While are understandably focused on Ebola, there are other emerging viral infections out there that could – if they they began to spread efficiently among humans – pose an even bigger global threat than Ebola. Among those are the various flavors of avian flu (H5N1, H7N9, H5N6, etc.) and the MERS coronavirus.
Although the number of MERS cases has dropped over the summer, we continue to see a small trickle of cases in Saudi Arabia. The latest World Health Organization update lists 7 new cases, 4 of whom report frequent contact with camels or camel products.
The exact role of camels in the transmission of MERS to humans has yet to be established, but increasingly camels are being viewed as a likely zoonotic source of the virus (see EID Journal: Replication & Shedding Of MERS-CoV In Inoculated Camels).
Last September we saw the KSA MOH Reiterates Camel Warnings On MERS.
Disease outbreak news
16 October 2014
The National IHR Focal Point of Saudi Arabia (SAU) has reported additional laboratory-confirmed cases of infection with Middle East respiratory syndrome coronavirus (MERS-CoV) to WHO.
Between 29 September and 11 October 2014, 7 additional cases of MERS-CoV infection were reported, including 1 death, with details as follows:
- A 69 year old male from Taif City who developed symptoms on 17 September 2014. The patient has comorbidities and his possible contact with animals and consumption of raw camel products is currently under investigation.
- A 65 year old male from Jubail City who developed symptoms on 24 September 2014. The patient has comorbidities, frequent contact with camels and frequently consumes raw camel milk.
- A 70 year old male from Alhenakiah City who developed symptoms on 24 September 2014. The patient has comorbidities, frequent contact with camels and frequently consumes raw camel milk.
- A 60 year old male from Geiya city who developed symptoms on 1 October 2014. The patient has comorbidities, frequent contact with camels and frequently consumes raw camel milk.
- A 51 year old male from Haradh City who developed symptoms on 30 September 2014. The case died on 05 October 2014. The patient had comorbidities, frequent contact with camels and frequently consumed raw camel milk.
- A 77 year old male from Taif City who developed symptoms on 3 October 2014. The patient has comorbidities and became infected while hospitalized.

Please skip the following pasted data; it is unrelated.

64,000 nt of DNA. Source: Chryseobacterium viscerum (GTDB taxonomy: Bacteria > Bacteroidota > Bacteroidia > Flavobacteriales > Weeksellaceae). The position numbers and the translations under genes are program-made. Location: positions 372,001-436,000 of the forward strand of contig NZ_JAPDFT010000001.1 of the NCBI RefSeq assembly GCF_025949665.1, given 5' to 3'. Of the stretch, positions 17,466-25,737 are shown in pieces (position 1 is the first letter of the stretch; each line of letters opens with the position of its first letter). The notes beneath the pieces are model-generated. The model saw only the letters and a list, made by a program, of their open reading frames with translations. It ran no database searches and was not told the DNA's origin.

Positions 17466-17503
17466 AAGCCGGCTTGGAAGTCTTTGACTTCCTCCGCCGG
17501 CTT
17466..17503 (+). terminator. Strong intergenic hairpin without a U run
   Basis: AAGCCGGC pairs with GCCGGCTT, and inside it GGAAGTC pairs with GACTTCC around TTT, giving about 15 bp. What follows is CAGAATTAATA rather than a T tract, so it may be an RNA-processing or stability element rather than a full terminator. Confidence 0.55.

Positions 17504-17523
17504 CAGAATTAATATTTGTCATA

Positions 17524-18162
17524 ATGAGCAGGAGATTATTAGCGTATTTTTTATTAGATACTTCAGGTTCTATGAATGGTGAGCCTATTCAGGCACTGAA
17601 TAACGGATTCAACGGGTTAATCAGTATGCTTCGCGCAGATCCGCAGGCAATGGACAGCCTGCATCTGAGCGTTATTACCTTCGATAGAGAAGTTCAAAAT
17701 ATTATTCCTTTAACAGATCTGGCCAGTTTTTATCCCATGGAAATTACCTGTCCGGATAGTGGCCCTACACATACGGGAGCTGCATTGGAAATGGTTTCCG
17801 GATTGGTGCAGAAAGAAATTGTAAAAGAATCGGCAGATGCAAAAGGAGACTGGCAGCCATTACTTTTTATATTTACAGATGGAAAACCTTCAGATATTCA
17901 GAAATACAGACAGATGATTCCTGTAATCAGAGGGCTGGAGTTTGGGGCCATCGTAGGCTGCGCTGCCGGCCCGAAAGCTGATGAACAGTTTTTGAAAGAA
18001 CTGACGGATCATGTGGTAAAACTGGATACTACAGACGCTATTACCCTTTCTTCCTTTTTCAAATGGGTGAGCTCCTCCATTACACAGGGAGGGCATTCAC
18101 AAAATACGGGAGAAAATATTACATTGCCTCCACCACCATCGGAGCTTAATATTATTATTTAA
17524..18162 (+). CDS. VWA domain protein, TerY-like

- A 50 year old non-national male from Najran City who developed symptoms on 3 October 2014. He reported no history of contact with animals, but resides in an area with heavy presence of camel farms.
The tracing of household contacts is ongoing for these cases.
In addition, the deaths of 4 previously reported MERS-CoV cases from Saudi Arabia were also reported.
Cases identified in SAU following a retrospective review
Following a retrospective review of laboratory records in non-Ministry of Health hospitals, the National IHR Focal Point of SAU has also reported 19 additional cases of MERS-CoV infection, including 11 deaths. Of the additional cases, 1 occurred in August 2013, 2 occurred in March 2014, 10 occurred in April 2014 and 6 occurred in May 2014.
Of the additional cases reported by SAU, 79% (15 people) are Saudi nationals. Sixteen of the reported cases resided in Jeddah, 2 in Kharj and 1 in Dhahran. The median age is 56 years (ranging from 27 to 89), 68% (13/19) were men, and 11% (2/19) of the reported cases were health care workers.
The retrospective identification of these 19 cases does not alter the pattern and dynamic of the epidemic and the global risk assessment remains unchanged.
In addition, SAU notified WHO of 1 false positive case reported in a cohort of cases that occurred between 11 April - 9 June 2014. SAU also reported that 1 case had been reported twice and was therefore a duplicate case.
Globally, 877 laboratory-confirmed cases of infection with MERS-CoV including at least 317 related deaths have been reported to WHO. The total case count removes the false positive case and the duplicate case reported above.